The Works of Benjamin Franklin: Containing Several Political and Historical Tracts Not Included in Any Former Edition, and Many Letters, Official and Private, Not Hitherto Published; with Notes and a Life of the Author, Band 1
Hillard, Gray, 1840
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affairs afterwards agent American answer appeared appointed arrived Assembly attended Boston British called carried cause character colonies commissioners common conduct Congress continued court desired died effect England expected experiments expressed favor formed France Franklin French friends gave give Governor grant hands hope instructions interest kind King known land laws letters lived London Lord manner means measures meet ment minister morning nature never object obtained occasion opinion Paris Parliament parties passed peace Pennsylvania persons Philadelphia political present principles printed proposed province published Quakers reason received respect sail says seems sent ship soon taken thing thought till tion took town treaty United whole wind writing written wrote
Seite 514 - I have lived, sir, a long time, and the longer I live, the more convincing proofs I see of this truth: That God governs in the affairs of men. And if a sparrow cannot fall to the ground without His notice, is it probable that an empire can rise without His aid? We have been assured, sir, in the sacred writings, that 'except the Lord build the House they labour in vain that build it.
Seite 595 - THE BODY of BENJAMIN FRANKLIN, Printer, (like the cover of an old book, its contents torn out, and stript of its lettering and gilding) lies here food for worms ; yet the work itself shall not be lost, for it will (as he believed) appear once more in a new and more beautiful edition, corrected and amended by THE AUTHOR.
Seite 106 - ORDER Let all your things have their places; let each part of your business have its time.
Seite 10 - My elder brothers were all put apprentices to different trades. I was put to the grammar school at eight years of age, my father intending to devote me, as the tithe of his sons, to the service of the church. My early readiness in learning to read (which must have been very early, as I do not remember when I could not read...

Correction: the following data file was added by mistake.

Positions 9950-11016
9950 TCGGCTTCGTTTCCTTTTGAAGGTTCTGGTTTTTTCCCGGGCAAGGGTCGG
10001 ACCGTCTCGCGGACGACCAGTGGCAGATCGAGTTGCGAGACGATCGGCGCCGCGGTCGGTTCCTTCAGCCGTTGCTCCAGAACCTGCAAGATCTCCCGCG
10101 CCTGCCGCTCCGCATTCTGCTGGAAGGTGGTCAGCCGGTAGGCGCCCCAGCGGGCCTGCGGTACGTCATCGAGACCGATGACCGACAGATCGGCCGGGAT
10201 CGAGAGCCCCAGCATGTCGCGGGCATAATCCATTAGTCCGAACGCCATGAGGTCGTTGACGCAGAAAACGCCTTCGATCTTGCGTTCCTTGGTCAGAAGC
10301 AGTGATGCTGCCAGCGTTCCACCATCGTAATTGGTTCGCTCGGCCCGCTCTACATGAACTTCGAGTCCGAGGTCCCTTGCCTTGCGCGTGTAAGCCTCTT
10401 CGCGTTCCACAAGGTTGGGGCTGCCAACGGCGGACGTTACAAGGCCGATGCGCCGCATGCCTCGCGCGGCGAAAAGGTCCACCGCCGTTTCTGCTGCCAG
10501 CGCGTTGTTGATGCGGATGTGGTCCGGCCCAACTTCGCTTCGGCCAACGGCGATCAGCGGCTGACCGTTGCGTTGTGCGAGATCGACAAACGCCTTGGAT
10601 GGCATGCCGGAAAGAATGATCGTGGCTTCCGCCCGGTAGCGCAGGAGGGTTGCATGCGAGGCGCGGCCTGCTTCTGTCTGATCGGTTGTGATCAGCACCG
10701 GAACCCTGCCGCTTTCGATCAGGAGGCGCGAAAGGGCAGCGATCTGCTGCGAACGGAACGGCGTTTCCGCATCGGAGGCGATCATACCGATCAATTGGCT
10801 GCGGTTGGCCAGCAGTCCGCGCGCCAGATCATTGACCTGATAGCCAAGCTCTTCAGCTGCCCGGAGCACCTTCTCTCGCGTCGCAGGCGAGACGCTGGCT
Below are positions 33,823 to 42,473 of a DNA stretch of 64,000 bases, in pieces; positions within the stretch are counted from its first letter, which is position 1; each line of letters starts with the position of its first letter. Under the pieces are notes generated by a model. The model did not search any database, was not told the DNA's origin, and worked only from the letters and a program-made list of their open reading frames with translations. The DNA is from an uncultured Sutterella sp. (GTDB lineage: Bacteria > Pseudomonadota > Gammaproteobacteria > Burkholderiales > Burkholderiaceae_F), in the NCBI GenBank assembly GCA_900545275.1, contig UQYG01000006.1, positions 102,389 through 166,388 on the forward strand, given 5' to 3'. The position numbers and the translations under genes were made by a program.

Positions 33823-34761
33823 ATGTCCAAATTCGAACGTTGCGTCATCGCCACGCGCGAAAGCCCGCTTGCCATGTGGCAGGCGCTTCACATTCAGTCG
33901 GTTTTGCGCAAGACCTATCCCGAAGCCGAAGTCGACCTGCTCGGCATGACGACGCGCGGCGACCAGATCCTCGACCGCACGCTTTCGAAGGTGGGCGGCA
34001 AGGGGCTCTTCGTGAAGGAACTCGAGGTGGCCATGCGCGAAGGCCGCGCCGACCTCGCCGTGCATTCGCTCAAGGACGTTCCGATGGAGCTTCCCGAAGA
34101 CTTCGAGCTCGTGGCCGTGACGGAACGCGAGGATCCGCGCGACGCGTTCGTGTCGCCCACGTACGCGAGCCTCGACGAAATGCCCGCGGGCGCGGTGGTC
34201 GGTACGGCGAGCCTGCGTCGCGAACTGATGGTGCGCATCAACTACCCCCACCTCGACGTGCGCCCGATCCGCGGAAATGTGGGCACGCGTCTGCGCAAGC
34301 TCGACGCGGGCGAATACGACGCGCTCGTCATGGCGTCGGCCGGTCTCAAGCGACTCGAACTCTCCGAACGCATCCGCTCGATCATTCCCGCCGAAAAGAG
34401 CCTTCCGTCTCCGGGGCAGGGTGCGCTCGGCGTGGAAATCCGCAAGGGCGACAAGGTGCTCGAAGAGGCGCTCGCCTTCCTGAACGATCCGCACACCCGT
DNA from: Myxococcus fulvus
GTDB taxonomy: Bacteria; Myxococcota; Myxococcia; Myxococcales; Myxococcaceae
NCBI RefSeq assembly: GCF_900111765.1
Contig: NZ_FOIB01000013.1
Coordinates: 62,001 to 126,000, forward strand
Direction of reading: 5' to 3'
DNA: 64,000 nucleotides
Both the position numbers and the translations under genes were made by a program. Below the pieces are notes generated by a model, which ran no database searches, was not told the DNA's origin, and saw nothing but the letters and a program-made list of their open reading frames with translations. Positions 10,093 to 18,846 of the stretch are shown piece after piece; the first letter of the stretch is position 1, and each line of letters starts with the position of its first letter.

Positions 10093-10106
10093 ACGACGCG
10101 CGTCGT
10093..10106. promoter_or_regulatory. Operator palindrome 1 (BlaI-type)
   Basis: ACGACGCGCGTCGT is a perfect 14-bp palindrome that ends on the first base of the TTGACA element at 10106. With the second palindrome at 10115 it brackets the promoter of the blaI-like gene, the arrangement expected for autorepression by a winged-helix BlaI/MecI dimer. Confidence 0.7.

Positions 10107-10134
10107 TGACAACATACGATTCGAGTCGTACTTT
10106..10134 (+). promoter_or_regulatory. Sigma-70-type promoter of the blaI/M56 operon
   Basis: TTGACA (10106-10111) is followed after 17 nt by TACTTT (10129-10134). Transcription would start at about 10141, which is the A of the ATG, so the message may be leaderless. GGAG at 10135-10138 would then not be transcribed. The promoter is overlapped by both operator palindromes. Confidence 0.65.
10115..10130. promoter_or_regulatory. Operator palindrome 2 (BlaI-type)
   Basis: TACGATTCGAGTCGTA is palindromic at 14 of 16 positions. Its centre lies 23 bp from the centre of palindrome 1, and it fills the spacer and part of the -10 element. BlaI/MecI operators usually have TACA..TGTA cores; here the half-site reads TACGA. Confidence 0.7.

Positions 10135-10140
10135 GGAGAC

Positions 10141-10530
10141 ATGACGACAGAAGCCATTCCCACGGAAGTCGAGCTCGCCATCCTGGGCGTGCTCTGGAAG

Seite 571 - Delightful task ! to rear the tender thought, To teach the young idea how to shoot, To pour the fresh instruction o'er the mind, To breathe th' enlivening spirit and to fix The generous purpose in the glowing breast.
Seite 514 - In the beginning of the contest with Britain, when we were sensible of danger, we had daily prayers in this room for the Divine protection. Our prayers, sir, were heard, and they were graciously answered.
Seite 110 - Here will I hold. If there's a power above us (And that there is, all Nature cries aloud Through all her works), he must delight in virtue ; And that which he delights in must be happy.
Seite 12 - At his table he liked to have, as often as he could, some sensible friend or neighbour to converse with, and always took care to start some ingenious or useful topic for discourse, which might tend to improve the minds of his children. By this means he turned our attention to what was good, just, and prudent in the conduct of life...
Seite 111 - Father of light and life, thou Good Supreme ! O teach me what is good ; teach me Thyself! Save me from folly, vanity, and vice, From every low pursuit; and feed my soul With knowledge, conscious peace, and virtue pure; Sacred, substantial, never-fading bliss...